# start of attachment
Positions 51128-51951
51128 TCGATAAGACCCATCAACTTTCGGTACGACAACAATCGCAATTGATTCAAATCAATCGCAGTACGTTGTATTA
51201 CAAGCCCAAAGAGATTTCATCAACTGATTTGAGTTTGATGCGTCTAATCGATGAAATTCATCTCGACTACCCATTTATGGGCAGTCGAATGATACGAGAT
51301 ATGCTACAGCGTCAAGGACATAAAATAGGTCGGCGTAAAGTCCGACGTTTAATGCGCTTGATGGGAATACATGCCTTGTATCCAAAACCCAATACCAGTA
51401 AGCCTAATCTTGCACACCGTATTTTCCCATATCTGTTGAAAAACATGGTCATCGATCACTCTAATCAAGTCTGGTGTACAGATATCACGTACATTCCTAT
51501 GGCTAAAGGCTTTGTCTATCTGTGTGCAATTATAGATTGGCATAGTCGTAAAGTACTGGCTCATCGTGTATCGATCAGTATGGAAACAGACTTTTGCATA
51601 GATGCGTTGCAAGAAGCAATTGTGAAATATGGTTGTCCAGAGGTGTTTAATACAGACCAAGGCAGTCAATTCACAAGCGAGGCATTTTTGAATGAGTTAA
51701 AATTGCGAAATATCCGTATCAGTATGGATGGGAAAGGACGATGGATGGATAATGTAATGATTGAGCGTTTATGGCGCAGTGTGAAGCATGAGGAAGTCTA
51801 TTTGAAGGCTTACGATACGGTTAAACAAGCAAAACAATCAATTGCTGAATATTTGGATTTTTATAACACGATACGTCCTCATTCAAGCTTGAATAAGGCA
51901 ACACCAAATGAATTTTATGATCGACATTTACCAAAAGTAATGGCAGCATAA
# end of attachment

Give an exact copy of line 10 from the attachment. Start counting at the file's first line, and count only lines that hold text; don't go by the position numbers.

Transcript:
51901 ACACCAAATGAATTTTATGATCGACATTTACCAAAAGTAATGGCAGCATAA